Another possible outcome of having a shaft that is too firm for your swing is that your launch angle will be lower than it should be, the result of the golfer being unable to fully square the club at impact and achieve the optimum launch angle. This usually leads to a loss of distance.
If, on the other hand, your shafts are too flexible for your swing, you will experience a great deal of inconsistency in your ball flight. You will likely struggle with misses that can go both right and left, along with shots that have too much spin. Frequently you’ll have shots that go higher than normal and which hook, but you could also occasionally have shots that are pushes and slices as well. This unpredictability is caused by the excessive bending of a shaft that is not equipped to handle the force of this stronger swing, and the shaft’s inability to consistently return to square at the point of impact.
How is flex measured?
For many years flex was measured by using something called a Deflection Board. Although many club fitters nowadays have progressed to a more sophisticated digital device called a Frequency Analyzer, many are still using deflection boards to measure the amount of stiffness in a shaft.
At the top of the deflection board, there is a clamping device that is used to stabilize the shaft. The handle (butt) end of the golf club is clamped while the shaft is oriented horizontally across the board. A fixed weight is then attached to the other end of the shaft (tip)
The weight causes the shaft to deflect (i.e., to bend), and it is the amount of the bend that indicates whether the shaft is a regular, stiff, or extra stiff flex. Obviously, a very stiff shaft bends less due to the pull of the weight than a more pliable regular-flex shaft. The particular shaft manufacturer determines what deflection point on the board represents a stiff shaft, what deflection point represents a regular flex, etc.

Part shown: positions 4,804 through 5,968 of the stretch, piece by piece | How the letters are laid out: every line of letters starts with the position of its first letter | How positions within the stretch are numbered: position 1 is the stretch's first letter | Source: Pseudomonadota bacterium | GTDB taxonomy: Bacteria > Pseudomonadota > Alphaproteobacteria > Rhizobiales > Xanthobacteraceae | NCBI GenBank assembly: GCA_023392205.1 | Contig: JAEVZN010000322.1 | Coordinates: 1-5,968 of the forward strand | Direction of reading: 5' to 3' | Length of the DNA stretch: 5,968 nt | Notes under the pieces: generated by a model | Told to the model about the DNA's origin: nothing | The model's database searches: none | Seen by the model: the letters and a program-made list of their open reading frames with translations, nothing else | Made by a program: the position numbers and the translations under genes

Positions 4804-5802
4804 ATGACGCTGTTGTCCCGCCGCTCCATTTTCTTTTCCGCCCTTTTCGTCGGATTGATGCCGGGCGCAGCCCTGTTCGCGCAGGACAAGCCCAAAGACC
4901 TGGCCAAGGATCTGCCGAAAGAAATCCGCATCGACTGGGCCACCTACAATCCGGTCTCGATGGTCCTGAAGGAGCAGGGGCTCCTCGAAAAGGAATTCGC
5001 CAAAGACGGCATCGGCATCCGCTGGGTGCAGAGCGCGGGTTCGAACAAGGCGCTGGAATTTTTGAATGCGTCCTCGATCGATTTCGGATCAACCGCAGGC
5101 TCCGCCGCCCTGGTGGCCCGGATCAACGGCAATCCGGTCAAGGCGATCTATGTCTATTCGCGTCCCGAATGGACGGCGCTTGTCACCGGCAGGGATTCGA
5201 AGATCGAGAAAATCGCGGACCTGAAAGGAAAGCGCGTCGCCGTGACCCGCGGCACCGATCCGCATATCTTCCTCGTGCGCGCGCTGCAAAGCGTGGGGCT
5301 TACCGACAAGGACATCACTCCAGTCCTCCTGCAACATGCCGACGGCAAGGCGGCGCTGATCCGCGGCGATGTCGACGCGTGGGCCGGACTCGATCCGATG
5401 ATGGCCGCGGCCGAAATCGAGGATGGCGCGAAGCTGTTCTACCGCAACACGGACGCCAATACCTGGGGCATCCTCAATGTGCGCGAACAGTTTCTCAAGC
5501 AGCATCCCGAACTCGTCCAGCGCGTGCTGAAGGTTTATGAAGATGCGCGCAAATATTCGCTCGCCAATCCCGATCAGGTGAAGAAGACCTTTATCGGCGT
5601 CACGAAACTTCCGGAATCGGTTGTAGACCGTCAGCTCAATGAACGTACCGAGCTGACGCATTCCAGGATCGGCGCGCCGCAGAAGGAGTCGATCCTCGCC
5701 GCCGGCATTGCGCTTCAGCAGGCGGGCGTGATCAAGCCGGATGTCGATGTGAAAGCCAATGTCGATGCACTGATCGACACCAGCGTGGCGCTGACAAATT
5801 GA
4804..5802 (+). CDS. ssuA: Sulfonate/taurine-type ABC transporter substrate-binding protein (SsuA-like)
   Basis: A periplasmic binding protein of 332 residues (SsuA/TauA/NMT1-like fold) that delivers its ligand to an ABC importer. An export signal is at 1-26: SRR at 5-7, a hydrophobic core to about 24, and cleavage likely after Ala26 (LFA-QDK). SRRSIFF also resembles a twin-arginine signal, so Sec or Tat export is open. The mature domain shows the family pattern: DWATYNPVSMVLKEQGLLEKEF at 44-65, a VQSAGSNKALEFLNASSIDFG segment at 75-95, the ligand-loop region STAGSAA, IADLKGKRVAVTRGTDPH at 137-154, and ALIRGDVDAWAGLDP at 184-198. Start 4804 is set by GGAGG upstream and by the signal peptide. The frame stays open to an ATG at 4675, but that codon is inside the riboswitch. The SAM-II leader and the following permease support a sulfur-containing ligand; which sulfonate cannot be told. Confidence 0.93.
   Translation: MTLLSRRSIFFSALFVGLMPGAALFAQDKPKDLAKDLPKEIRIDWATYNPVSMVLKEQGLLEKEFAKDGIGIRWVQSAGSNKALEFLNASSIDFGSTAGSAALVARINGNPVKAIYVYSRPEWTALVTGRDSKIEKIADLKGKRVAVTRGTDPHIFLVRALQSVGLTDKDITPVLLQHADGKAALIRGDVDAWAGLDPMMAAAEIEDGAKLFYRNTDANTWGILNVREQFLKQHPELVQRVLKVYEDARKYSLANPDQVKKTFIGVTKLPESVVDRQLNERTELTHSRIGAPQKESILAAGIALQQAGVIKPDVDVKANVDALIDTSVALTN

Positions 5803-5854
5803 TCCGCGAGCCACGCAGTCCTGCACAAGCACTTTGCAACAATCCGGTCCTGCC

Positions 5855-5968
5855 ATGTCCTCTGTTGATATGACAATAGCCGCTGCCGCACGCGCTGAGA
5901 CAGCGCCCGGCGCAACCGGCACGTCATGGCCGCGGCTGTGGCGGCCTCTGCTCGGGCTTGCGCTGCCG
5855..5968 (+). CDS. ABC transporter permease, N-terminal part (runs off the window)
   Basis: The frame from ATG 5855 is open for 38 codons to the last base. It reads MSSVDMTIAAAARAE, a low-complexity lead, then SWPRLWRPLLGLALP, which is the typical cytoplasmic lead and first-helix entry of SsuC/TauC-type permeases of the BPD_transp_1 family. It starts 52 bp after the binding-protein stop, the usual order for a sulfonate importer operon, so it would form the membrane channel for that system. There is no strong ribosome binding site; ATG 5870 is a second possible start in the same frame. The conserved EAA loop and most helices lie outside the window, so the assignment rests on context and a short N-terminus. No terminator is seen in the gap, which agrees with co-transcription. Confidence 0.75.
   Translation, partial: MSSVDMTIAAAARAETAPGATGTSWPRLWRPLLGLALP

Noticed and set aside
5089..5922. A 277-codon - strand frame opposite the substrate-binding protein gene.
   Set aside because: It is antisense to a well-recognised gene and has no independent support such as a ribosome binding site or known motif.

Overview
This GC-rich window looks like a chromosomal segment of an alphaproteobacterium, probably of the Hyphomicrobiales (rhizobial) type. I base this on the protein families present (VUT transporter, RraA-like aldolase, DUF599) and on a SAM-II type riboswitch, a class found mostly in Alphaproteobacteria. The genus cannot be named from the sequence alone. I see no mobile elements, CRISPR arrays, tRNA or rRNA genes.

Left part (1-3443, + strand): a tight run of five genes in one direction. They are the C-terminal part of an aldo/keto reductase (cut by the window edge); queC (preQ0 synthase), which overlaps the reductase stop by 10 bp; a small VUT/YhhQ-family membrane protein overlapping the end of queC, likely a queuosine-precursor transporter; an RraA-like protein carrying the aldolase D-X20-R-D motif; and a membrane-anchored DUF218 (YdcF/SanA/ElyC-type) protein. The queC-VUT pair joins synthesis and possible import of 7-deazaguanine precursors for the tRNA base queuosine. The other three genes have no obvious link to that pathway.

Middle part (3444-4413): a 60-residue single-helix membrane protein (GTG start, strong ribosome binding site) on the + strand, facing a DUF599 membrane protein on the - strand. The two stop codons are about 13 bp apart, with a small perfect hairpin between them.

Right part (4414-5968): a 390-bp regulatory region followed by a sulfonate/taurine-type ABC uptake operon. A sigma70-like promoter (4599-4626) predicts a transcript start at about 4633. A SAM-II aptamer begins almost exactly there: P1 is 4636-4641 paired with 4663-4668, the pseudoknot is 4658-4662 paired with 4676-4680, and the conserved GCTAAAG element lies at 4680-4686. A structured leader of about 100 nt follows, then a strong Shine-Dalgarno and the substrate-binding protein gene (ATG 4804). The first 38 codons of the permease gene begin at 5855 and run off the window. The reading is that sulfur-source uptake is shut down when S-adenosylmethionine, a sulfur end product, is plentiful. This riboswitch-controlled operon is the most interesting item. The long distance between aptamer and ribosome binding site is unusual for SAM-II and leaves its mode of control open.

The more modern Frequency Analyzers also test stiffness but do so using digital analysis to measure the relative “frequency” of the shaft compared to the frequency of other shafts. Frequency is expressed in numerical terms by assigning a number to the shaft’s stiffness based on a cycles per minute (cpm) calculation, with higher frequency numbers reflecting stiffer flexes and lower frequencies reflecting softer flexes.
Note: An important thing to remember about these flex designations, however, is that each individual shaft maker is free to decide how much bend is required to earn a “stiff” flex designation from them, and how much is required for a “regular” flex designation. There are currently no industry standards for shaft flex. As a result, it is entirely possible that a shaft that is marked as “stiff’ by one manufacturer, may actually be considered “regular” by another. This highlights the importance of testing out various shaft flexes from each manufacturer to determine which shaft is actually fitted to your profile.
How to choose between regular flex vs. stiff flex shafts
While stiff and regular flex shafts make up the lion’s share of the clubs in use (almost 80%), there are several other flex categories as well. Each category represents a step up in stiffness and is designed to fit players within certain swing speed ranges. If you don’t know what your swing speed is, the other common way to determine which flex category would be best for you is based upon the carry distance of your average drive.
Here are the five different shaft flex categories to select from:
- Ladies (L), for swings of less than 70 mph, and driver carry distances of less than 180 yards.
- Senior (A), a flex for players with swing speeds of 70 – 80 mph and with driver carry distances of about 180-200 yards.
- Regular (R), a flex option meant for players with swing speeds of 85 – 95 mph, who hit their drives about 200-240 yards.
- Stiff (S), a category for stronger players who generate swing speeds of between 95 – 105 mph, and who have a driver carry distance of about 240-275 yards.
- Extra Stiff (X), which should only be considered by the strongest golfers who generate considerable swing speeds (> 105 mph) and who generally have a carry distance on their drives of 275+ yards.